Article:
By Rabbi Y. Dov Krakowski
The Sedra relates that Moshe Rabeinu’s siblings, Miriam and Aharon, spoke negatively about him after he had separated from his wife. Although the reason for that separation is not mentioned explicitly in the text, it is implicit from the context. Moshe Rabeinu separated from his wife in order never to be in the state of Tumah (contamination) that comes with marital relations, so as to enable him to receive prophesy on a constant basis. Miriam expressed her dismay at Moshe’s course of action to their elder brother Aharon. She said to Aharon that she couldn’t understand Moshe Rabeinu’s rationale; after all weren’t they all Neviim, and why did he thus think it necessary to act so differently and separate from his wife. The implied tone in her words was negative. She put down Moshe and accused him of acting ‘holier than thou’. Moshe, Aharon, and Miriam, were than summoned by Hashem and Hashem defended Moshe Rabeinu by explaining to them that Moshe Rabeinu was indeed on such a level that justified his acting as he did. Hashem then punished Miriam by afflicting her with leprosy.
We could perhaps somehow understand that Miriam should have been chastised for speaking in a negative fashion about Moshe Rabeinu. Hashem, however, doesn’t tell her that she was being punished for that reason. Rather, Hashem rebukes her by asking her why she wasn’t afraid to speak negatively about Moshe (12, 8). The issue here, it would seem, is not so much with the ‘Loshon haroh’ (disparaging speech), but rather just the fact that Miriam and Aharon lacked fear – that they weren’t afraid to disparage Moshe Rabeinu.
As much is there is a prohibition to talk negatively of others, there may at times be a necessity to do so. Sometimes, in order to protect or to correct someone, it may become necessary to speak disparagingly about another. Sometimes someone’s wrongdoings need to be discussed between some people on some level.
Generally our evil inclination functions in one of two ways: either it tempts us so much so that we are willing to sin even though we know and understand that by yielding to our temptation we will be succumbing to great sin; or it confuses us by allowing us to think that wrong things are really right. Thus sometimes we sin thinking (or rationalizing) that we are acting virtuously.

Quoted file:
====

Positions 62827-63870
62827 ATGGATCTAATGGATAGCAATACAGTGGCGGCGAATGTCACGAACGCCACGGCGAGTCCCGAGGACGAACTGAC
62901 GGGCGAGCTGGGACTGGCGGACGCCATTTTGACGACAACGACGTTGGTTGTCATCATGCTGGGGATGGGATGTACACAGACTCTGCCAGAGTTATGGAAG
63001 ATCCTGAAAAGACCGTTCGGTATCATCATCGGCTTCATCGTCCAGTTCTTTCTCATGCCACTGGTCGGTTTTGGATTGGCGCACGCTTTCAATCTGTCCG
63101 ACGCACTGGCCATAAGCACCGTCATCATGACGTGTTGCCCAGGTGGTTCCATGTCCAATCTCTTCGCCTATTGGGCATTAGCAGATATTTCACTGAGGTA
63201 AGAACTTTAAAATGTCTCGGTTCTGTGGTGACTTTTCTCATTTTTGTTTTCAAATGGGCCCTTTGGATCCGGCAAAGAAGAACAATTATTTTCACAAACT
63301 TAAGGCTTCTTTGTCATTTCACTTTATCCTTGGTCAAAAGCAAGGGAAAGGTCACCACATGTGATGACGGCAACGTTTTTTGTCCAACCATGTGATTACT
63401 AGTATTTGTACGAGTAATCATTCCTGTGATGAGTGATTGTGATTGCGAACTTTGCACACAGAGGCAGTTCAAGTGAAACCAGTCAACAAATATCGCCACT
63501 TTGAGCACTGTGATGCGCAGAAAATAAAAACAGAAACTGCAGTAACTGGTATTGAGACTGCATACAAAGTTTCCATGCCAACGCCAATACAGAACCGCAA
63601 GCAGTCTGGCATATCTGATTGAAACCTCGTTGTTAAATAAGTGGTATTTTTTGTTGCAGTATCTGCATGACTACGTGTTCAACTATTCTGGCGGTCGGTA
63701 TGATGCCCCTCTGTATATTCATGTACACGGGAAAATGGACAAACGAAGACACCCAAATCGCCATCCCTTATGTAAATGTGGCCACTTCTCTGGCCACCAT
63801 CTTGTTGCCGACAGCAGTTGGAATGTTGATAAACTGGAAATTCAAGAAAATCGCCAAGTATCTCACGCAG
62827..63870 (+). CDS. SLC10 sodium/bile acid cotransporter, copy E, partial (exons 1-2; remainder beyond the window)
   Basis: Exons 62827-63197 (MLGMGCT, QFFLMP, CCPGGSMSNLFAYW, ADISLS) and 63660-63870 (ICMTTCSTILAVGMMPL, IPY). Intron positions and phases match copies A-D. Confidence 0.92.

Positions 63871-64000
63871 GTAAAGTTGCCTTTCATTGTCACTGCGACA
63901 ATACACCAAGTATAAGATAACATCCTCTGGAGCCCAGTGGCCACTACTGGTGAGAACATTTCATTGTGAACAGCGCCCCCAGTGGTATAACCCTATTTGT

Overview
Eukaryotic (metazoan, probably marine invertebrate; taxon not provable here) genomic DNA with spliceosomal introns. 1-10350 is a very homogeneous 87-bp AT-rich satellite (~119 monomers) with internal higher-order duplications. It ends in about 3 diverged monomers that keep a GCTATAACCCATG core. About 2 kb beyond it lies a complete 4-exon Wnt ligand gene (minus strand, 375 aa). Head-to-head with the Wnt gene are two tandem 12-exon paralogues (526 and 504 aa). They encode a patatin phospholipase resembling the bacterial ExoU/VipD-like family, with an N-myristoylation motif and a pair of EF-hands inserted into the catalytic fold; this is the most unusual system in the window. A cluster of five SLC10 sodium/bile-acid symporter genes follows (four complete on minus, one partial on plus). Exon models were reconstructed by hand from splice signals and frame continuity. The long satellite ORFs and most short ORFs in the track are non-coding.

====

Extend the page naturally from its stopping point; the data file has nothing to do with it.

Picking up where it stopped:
Chazal tell us not to trust ourselves until the day of our death. This advice from Chazal is for everyone – regardless of how great one may be. The idea is that we are all susceptible to sin. No one, no matter at what level, is immune from sin. Thus, logic would dictate that even someone as great as Moshe Rabban shel Kol Yisroel could succumb to Chet. Just because he was a great man and the leader of Israel does not mean he could not make a mistake.
Miriam, Moshe’s older sister, played an important role in his upbringing. Not only did she feel a great kinship to Moshe Rabeinu, but she too was a prophet, and hence felt she understood Moshe Rabeinu’s greatness. There are no doubts that Miriam’s motivations were noble: she was possibly deeply concerned about the well-being of Moshe Rabeinu’s wife Tzipora, as well as with right and wrong. She may have believed that it was incumbent upon her to rectify somehow what she viewed as a great mistake on Moshe Rabeinu’s part. For this Hashem didn’t blame Miriam. The issue was her attitude: the fact that she didn’t think twice, that she wasn’t afraid to ‘badmouth’ Moshe Rabeinu.
Very often in life we are faced with confusing decisions to make. Not always are things so black and white. Sometimes it can be immensely confusing to differentiate right from wrong. Hashem doesn’t have any claims against us for having such confusions. The claim that Hashem all too often has against us is the lack of fear we have when approaching such decisions.